Any 35mm Waist-Level-Finder users out there?
Lately I've been thinking about how nice it would be to have a WLF finder on my Canons (EF & AE-1P). I feel like it would allow a much more discrete way to take pictures of people. Indeed, I don't think anyone would realize you're taking a picture, they'd think instead that you're just admiring your camera.
So does anyone on here find it an advantage? I think it could open up new realms of candid/street photography to SLR users who don't have the advantages inherent to a rangefinder.
I'd also like to get a list of 35mm bodies that support WLF. I know the Nikon F does, the Canon F-1 and randomly, the Praktica FX's. (I happen to own a Praktika, currently not working, might have to fix it up just for the WLF)
Also, has a *metering* waist level finder ever been manufactured? That would be awesome.
The Pentax LX as well as the Nikon F, F2, F3 and F4 could use WLF's, though I don't think any of them had metering in them.
What about a right angle finder on a normal prism?
Ah, I just read about the Pentax LX on mir.com.
Do the right angle finders allow you to see the imagine from waist level though, or do you have to put your eye up to it? That would be my main concern.
If I remember rightly Miranda 35mm SLR s had metering interchangeable WLFs, but the problem to me with waist level finders unless you're Clark Kent is they are so small you can't see them without glueing your eye to the magnifier.
Both my pre-war Exakta and Exa have WLF's and are built like tanks and can take a Zeiss lens. Beautifully made cameras with a cult following.
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Awesome, thnx guys. Any more out there?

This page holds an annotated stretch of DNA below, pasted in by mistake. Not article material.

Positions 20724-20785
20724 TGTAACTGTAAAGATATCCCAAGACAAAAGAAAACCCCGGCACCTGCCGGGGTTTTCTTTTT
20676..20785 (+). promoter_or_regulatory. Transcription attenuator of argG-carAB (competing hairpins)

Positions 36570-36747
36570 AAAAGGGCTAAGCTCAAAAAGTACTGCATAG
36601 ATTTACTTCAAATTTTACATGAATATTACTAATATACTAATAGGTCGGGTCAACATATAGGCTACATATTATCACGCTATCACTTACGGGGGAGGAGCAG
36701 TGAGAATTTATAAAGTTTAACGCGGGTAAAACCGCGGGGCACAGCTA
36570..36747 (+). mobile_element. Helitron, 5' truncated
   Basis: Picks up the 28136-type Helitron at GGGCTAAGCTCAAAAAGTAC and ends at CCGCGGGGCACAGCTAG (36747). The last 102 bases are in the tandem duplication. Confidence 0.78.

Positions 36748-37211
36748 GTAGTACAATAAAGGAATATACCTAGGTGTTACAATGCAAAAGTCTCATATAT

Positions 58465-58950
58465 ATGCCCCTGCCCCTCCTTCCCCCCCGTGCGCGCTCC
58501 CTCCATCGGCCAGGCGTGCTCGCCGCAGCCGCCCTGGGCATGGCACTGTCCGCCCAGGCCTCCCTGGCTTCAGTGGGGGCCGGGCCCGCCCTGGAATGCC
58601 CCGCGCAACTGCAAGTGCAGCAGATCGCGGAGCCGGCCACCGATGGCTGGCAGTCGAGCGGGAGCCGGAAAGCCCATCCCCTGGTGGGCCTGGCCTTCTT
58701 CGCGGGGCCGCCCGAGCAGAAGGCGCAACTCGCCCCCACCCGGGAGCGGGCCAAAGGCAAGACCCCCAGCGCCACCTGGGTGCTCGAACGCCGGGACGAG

How about the Canon angle finders, do they allow you to see the image from a distance or do they require you put your eye up to it?
The Nikon F3's meter is in the body, as is the F4's spot meter (but not the center-weighted or matrix meters), so you can meter with a WL finder with these cameras.
You are correct. I have a Miranda G with both the prism and WL finders. I rarely use the WLF for precisely the reason you mention-the ground glass is so small that I have to use the magnifier up really close to judge focus. It is handy for low angle shots or for when the camera is on a tripod. Unfortunately, to swap out the viewfinders, I have to first remove the clip-on light meter from the right-top of the camera, so it's a cumbersome process to change.
Originally Posted by benjiboy
That being said, for a street shooter (which I'm not), I would think that with a 28mm or a 35mm lens, you could just scale focus and use the WLF discretely to frame your shots.
Agreed on the 28mm & 35mm lens. But I'm more interested in 50mm and 85mm lenses. Like the other day, I was sitting in a coffee shop and the couple across the room was picture worthy. Would've been prime for some WLF action.
And I don't really like zone focusing or guessing, especially in lower light levels where depth-of-field is so short.
This website says "...A2 and B are convenient Eyepiece attachments for viewing. They are used taking pictures from the waist level..."
I'd like to know if the whole image is visible though and some personal experiences from people using these attachments. There's a similar thread "next door", I might go over there.
The Exaktas have the best WLF I've seen in 35mm (apart from a few simplified later ones).
With a massive condensor/magnifying element, they produce a much brighter and apparently bigger image than, say, a Nikon F with a WLF.
Maybe one of the very few you could actually use at waist-level (at least for composing).
Also the Rolleiflex SL 2000f/3003 cameras have a WLF finder (as well as a normal one), but again not as nice as the Exakta's.
The main advantage in this case is to be able to switch form one finder type to the other in an instant.
M6, SL, SL2, R5, P6x7, SL3003, SL35-E, F, F2, FM, FE-2, Varex IIa